Turning fads into education: Coding toys teach the next generation of tech workers
Like taking medicine with a teaspoon of sugar, sometimes teaching STEM to young learners needs some subterfuge.
Developing an interest in STEM from a young age does more than create a stronger workforce in decades to come — it promotes a more diversified one. Before they reach 16, most young women have decided they don't want a cybersecurity career. And many girls never consider it. Minorities continue to be underrepresented and underpaid across tech positions.
Like taking medicine with a teaspoon of sugar, sometimes teaching STEM to young learners needs some subterfuge. Masking education within timeless sci-fi franchises and toy lines can teach rudimentary skills and logic processes of coding in young learners and plant the seeds for a technical career later in life.
These six products and programs are chipping away at the technology talent pipeline problem one eager kid at a time:
1. Kano's Harry Potter coding kit
Starting in October, kids can build their own coding wand and bring the magic of Hogwarts to the technology of the muggle world with Kano's Harry Potter kit.
2. iD Tech's Fortnite camp
With 125 million registered players, Fortnite has taken the gaming industry by storm, much to many parents' chagrin. But an interest in video games can lead to an interest in coding for many gamers.
Now, capitalizing on the game's craze, iD Tech is offering a Fortnite summer camp to teach basics of game development. With the building blocks of design, user interface and coding, a recreational passion can turn into a lifelong career. ID Tech also offers a variety of coding, robotics and development courses in STEM for young learners.
With some parents encouraging video game playing, even going so far as getting their kids tutors for popular games, in the hopes of future scholarship money or popularity, encouraging transferable technology skills through gaming never looked so easy.
3. LEGO Education
LEGO Education is offering hands-on, STEM-oriented programs for young learners. Its LEGO MINDSTORMS Education EV3 set teaches learners hardware, programming and data logging skills as they build a creation and code simple programs with drag-and-drop icons.
LEGO Education also offers STEM learning curriculums for primary and secondary school classroom and has a partnership with FIRST for STEM competitions for students from around the world to compete in events.
4. littleBits Marvel and Star Wars kits
Modular electronics toymaker littleBits is incorporating coding into beloved sci-fi franchises like Star Wars and the Avengers. In April, the company added coding to its Droid Inventor Kit; learners can use Scratch Blocks' drag-and-drop coding platform that was built with Google and MIT's Lifelong Kindergarten team.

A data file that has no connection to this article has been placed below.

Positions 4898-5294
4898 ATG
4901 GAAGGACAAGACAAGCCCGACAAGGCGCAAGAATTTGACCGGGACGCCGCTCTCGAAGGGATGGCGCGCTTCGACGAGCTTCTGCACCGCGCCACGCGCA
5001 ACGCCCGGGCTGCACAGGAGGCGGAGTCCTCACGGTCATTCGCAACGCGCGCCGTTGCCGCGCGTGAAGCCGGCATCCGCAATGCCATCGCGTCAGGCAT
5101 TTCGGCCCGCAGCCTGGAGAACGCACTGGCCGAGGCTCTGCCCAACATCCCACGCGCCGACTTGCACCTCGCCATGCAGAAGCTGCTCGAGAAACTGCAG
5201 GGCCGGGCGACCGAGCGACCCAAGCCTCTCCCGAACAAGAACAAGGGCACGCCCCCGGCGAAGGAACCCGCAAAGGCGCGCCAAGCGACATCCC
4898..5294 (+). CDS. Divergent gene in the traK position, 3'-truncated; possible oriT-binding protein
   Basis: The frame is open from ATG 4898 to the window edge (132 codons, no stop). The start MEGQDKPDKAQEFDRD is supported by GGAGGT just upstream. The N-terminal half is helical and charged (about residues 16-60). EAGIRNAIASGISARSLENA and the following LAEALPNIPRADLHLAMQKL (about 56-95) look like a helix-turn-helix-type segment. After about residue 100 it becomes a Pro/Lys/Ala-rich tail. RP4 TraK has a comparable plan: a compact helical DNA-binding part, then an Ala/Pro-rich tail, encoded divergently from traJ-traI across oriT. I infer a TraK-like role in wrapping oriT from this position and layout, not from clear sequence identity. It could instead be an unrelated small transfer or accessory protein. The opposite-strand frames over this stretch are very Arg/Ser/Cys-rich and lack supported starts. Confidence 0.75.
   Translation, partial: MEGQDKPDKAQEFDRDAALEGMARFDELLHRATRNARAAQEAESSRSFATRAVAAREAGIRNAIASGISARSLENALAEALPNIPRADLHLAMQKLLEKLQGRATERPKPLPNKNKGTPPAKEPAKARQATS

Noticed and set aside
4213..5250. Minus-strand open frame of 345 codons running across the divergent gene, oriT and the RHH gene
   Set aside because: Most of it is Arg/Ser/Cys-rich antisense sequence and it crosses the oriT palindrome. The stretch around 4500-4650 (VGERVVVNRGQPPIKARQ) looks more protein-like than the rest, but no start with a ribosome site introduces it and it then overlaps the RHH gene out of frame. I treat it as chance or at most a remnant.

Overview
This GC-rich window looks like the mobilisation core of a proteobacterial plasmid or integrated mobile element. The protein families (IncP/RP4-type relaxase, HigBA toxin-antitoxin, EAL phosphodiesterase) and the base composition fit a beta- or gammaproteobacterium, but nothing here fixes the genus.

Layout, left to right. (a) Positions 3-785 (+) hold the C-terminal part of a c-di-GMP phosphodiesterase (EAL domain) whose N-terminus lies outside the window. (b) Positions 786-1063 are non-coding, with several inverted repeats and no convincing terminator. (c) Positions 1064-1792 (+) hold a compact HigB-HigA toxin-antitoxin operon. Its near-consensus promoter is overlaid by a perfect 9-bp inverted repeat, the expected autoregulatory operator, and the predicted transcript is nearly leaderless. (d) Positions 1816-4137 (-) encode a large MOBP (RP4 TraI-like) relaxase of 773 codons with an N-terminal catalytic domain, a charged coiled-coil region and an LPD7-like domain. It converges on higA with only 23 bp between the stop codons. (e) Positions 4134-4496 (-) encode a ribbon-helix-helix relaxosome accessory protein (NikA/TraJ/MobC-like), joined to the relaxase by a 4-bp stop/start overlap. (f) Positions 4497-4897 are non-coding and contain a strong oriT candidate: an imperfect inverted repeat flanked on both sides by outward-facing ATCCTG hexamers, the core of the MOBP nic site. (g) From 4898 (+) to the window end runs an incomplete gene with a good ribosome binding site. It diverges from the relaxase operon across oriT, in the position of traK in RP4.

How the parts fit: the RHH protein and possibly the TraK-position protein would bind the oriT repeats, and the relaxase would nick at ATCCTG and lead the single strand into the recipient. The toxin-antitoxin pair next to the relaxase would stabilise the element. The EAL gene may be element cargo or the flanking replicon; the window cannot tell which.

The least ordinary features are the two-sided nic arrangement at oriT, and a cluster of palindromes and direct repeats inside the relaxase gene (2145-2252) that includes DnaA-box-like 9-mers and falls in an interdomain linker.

In August, the company unveiled an Avengers kit in conjunction with Marvel Entertainment, with which learners can create and customize hero gear and superpowers using in-app block coding
And looking past the individual level, as of this spring littleBits also offers customizable STEAM and coding education solutions for classrooms, schools and districts.
5. Barbie's coding lessons
Barbie's maker, Mattel, partnered with computing platform Tynker in February to introduce coding lessons to 10 million kids by 2020 in the hopes of incentivizing them to pursue careers in fields such as robotics engineering and veterinary science.
The Barbie project followed an earlier collaboration between the companies that brought programming experiences to 4 million kids under the brands of Hot Wheels and Monster High.
6. Minecraft's Hour of Code
In 2015, Microsoft partnered with Code.org, a non-profit dedicated to promoting computer science education, for Minecraft's first "Hour of Code," a tutorial to introduce learners to coding. More than 85 million users have logged onto the sandbox video game for an introduction to code, with more than 154,000 events registered in 2017 alone.
Microsoft is taking the venture further and developing three additional adventures for Hour of Code.
With close to 75 million monthly players, Minecraft is one of the most popular games in the world, and its platform, characters and effects offer new learners a familiar environment to pick up new skills, including computer science, algebra, history and chemistry.
Correction: This piece has been updated to distinguish LEGO Education from LEGO and to clarify a FIRST partnership with LEGO Education.